Ethanol to Drink
Anyone working in the ethanol industry has heard the joke about drinking their work. For a few, however, ethanol for human consumption is no laughing matter.
Looking at the two industries side by side brings up a question. Could an ethanol plant already producing fuel ethanol also produce ethanol to drop an olive in and drink out of a martini glass? Johannes "Hans" Van Leeuwen, professor of environmental and biological engineering at Iowa State University, thinks ethanol plants should reach out and grab a share of the alcohol market. "It's nothing to be sniffed at," says the researcher, who's working on perfecting a way to purify raw ethanol for beverage purposes.
Drink It or Burn It
A few ethanol producers are already making it work. Chippewa Valley Ethanol Company in Benson, Minn., has been producing vodka alongside fuel and industrial grade ethanol since 2002. Ethanol producer Archer Daniels Midland Co. produces both fuel and beverage alcohol—vodka and gin—from corn.
The amount of ethanol for human consumption produced by CVEC is just a drop in the bucket compared to the total U.S. numbers. The ethanol plant's nameplate capacity is 45 MMgy, but Mike Jerke, general manager of CVEC, won't say exactly how that's divided among fuel, industrial ethanol and alcohol to drink. "The vast majority is fuel and continues to be fuel," he says. "But we have seen some really nice growth in the specialty areas."
The plant's first foray into the world of alcohol for human consumption was with Shakers, the premium vodka it produces for Infinite Spirits. "It's a good vodka," says Jerke. "I think anybody that has done a little tasting would recognize that."
Besides Shakers, CVEC also produces ethanol for about half a dozen other companies that use it in various whiskies, vodkas, flavored vodkas and bourbons. Recently, the plant went though the rigorous certification process to produce certified organic products, such as CROP Organic Vodka and Prairie Organic Vodka, he says.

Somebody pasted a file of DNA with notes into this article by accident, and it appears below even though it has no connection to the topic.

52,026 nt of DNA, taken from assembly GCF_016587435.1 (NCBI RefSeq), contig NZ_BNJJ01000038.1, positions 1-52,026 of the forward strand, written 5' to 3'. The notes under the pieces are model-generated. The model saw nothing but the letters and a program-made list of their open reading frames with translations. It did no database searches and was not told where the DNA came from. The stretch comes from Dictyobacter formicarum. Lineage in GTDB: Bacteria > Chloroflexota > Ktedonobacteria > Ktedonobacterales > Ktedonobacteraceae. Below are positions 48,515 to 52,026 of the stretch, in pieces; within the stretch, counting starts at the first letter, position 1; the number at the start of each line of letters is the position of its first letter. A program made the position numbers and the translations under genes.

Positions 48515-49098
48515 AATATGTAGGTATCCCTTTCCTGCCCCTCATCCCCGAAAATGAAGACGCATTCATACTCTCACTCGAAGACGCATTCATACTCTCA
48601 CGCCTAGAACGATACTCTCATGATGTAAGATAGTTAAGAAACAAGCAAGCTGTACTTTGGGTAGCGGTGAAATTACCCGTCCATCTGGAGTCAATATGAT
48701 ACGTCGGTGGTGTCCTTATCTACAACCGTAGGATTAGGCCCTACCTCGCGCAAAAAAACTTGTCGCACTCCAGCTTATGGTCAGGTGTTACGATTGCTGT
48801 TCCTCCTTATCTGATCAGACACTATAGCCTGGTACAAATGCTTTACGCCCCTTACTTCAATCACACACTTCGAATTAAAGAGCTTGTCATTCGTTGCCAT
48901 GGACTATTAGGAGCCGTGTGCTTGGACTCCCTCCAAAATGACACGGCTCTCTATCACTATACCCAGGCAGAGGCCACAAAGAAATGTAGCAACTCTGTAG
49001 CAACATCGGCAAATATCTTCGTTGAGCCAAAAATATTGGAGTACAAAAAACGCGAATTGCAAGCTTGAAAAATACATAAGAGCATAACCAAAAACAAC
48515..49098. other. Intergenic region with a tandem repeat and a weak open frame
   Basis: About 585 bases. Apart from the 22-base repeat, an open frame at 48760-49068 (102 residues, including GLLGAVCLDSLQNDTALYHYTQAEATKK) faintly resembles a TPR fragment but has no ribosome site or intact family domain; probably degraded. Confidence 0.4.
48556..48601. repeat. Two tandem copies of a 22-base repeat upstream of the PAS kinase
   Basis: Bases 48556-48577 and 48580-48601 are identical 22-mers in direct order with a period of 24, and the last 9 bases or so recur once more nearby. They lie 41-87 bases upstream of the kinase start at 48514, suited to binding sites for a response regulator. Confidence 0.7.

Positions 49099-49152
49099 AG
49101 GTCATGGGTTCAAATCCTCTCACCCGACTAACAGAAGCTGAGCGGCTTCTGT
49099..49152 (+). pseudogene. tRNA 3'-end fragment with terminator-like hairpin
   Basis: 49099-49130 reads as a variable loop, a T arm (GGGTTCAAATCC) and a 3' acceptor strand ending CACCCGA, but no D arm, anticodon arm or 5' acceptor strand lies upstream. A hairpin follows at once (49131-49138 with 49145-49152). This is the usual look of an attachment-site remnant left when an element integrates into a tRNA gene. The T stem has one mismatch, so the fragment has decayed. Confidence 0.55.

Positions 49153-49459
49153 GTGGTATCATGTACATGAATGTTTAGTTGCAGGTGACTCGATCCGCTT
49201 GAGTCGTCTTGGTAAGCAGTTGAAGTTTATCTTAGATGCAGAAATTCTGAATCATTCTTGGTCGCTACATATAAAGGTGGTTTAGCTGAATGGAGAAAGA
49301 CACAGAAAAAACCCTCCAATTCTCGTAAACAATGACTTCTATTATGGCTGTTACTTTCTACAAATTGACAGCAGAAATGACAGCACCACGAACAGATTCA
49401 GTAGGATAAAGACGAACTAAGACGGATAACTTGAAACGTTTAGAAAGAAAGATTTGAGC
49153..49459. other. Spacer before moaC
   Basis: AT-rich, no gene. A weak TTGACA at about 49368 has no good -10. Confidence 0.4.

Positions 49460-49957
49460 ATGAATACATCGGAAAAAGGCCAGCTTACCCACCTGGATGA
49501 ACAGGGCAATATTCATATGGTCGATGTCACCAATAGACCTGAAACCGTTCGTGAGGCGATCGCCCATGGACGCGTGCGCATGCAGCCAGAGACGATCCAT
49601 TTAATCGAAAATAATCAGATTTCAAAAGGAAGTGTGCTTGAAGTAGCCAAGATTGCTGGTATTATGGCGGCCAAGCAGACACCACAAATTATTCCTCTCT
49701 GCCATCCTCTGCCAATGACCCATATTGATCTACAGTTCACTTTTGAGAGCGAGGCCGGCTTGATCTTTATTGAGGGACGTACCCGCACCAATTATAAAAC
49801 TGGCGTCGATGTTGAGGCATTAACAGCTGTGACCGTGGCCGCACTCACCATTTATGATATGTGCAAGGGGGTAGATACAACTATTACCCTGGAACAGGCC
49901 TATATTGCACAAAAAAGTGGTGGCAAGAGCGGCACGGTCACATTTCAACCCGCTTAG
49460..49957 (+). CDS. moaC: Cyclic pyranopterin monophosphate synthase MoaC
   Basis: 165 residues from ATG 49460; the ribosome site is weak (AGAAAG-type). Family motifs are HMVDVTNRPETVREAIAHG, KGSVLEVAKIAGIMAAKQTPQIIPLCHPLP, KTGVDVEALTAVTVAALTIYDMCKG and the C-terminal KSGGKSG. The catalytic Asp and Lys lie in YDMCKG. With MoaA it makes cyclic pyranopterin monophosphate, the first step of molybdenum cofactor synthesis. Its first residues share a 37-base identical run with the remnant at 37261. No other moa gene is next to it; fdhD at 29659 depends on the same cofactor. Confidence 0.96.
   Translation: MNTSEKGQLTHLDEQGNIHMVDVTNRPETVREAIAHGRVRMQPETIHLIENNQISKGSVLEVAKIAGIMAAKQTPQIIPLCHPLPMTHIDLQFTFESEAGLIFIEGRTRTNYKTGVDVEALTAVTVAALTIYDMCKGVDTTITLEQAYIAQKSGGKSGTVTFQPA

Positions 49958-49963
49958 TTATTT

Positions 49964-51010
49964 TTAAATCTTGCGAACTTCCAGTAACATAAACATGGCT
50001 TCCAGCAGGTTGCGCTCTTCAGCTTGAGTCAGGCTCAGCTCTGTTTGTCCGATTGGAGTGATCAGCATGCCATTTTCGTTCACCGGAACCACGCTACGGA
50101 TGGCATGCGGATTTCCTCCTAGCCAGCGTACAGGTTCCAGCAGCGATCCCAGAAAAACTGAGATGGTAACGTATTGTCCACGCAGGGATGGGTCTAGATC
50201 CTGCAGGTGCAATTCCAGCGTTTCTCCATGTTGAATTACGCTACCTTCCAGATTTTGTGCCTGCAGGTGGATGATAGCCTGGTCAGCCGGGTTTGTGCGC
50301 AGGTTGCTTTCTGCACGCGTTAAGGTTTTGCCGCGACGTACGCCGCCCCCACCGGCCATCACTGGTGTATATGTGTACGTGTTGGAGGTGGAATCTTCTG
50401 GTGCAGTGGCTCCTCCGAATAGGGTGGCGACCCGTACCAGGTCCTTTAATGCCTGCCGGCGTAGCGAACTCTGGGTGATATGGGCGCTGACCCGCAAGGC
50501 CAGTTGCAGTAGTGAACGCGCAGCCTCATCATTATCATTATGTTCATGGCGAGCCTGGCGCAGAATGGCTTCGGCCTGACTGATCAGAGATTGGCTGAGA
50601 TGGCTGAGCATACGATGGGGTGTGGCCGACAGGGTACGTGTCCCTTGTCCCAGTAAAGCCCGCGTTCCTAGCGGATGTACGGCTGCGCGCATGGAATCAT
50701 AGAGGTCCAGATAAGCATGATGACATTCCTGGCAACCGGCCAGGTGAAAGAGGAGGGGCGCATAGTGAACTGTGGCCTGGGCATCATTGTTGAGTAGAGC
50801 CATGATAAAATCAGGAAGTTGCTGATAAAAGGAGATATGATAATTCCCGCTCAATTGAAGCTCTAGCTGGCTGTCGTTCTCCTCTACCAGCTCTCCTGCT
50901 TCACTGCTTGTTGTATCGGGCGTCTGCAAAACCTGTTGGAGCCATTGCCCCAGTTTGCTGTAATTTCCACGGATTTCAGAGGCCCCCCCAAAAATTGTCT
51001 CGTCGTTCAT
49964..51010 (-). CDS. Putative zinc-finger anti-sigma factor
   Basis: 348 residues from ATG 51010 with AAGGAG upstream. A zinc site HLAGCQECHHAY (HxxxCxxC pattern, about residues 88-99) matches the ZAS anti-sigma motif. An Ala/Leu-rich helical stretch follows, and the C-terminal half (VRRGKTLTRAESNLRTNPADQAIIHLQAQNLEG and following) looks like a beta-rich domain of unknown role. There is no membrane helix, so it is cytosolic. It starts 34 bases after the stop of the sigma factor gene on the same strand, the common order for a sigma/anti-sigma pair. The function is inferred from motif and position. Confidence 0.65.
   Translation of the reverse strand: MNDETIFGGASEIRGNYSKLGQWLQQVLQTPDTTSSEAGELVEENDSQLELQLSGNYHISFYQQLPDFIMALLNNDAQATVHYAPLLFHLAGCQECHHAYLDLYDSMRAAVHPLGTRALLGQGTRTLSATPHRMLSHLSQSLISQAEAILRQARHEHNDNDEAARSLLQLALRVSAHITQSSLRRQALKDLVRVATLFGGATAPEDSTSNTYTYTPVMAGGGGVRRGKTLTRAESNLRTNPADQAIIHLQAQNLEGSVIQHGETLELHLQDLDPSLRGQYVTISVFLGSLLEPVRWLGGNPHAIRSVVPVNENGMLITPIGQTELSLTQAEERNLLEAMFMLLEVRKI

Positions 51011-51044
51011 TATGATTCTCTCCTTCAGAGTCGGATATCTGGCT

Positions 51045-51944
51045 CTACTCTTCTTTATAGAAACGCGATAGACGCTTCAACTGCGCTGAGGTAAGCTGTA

At CVEC, the fermentation pathways for fuel, industrial ethanol and beverage ethanol are very different, starting with the feedstocks. The plant takes in No. 2 field corn for fuel and industrial ethanol production, as well as rye and wheat to make two separate flavors of vodka, and organically grown corn for Prairie Organic Vodka, Jerke says.
Fermentation of fuel ethanol and industrial grade ethanol does sometimes overlap for part of the process. However, for the most part, fermentation of the different types of alcohol is quite different, though Jerke didn't specify how. "It's considerably more involved for the industrial side and an additional step further for beverage grade," he says. Despite those limiting factors, the plant does have some flexibility to shift production, depending on profit margins. Producing alcohol for more than one use helps CVEC mitigate risk. "I think that's the key," Jerke says. "Diversification really is the key in our industry, with as volatile as commodity markets are."
Production of beverage alcohol requires a distilled spirits permit, which CVEC has through its company Glacial Grains Spirits LLC. The permit allows CVEC to ship an undenatured, consumable product, so the vodka can be bottled and labeled off site. A distilled spirits permit is quite different from a fuel ethanol permit, according to Art Resnick, director of public and media affairs for the Tax and Trade Bureau. "The procedure to qualify as a distilled spirits plant is a lot more complex than that required of an alcohol fuel plant," he tells EPM.
The vodka and gin produced by Archer Daniels Midland are all made from the same corn that is used to make fuel, Beth Chandler, company spokesperson, told EPM. The ADM plant in Peoria, Ill., produces fuel, industrial grade alcohol and a high-proof grain neutral spirit that is used as a stock to make beverage alcohols like vodka. The plant in Clinton, Iowa, has the capability of producing fuel alcohol as well as vodka and gin, although currently the plant is making gin from beverage alcohol shipped in from the Peoria plant. "One of the benefits of producing both fuel and beverage-grade alcohol at one plant is that the milling and feed processing part of processing the corn can be shared for a number of different grades of alcohol products," Chandler says.
In all, ADM produces a total of 24 products from corn, including food ingredients, animal feed, fuel ethanol and beverage alcohol. All the products are made by separating No. 2 dent field corn into corn oil, for cooking oil; corn fiber and hulls, for animal feed; corn gluten, used in poultry feed; and corn starch, which is converted into dextrose, a sugar. Besides being the main ingredient for ethanol, dextrose is used to make high fructose corn syrup to sweeten soft drinks and baked goods or xanthan gum to provide body, texture and stability in things such as salad dressings, gravies and sauces. Dextrose is also used to make biodegradable plastics at the company's first commercial bioplastics facility, which is co-located with the ethanol plant in Clinton, she says.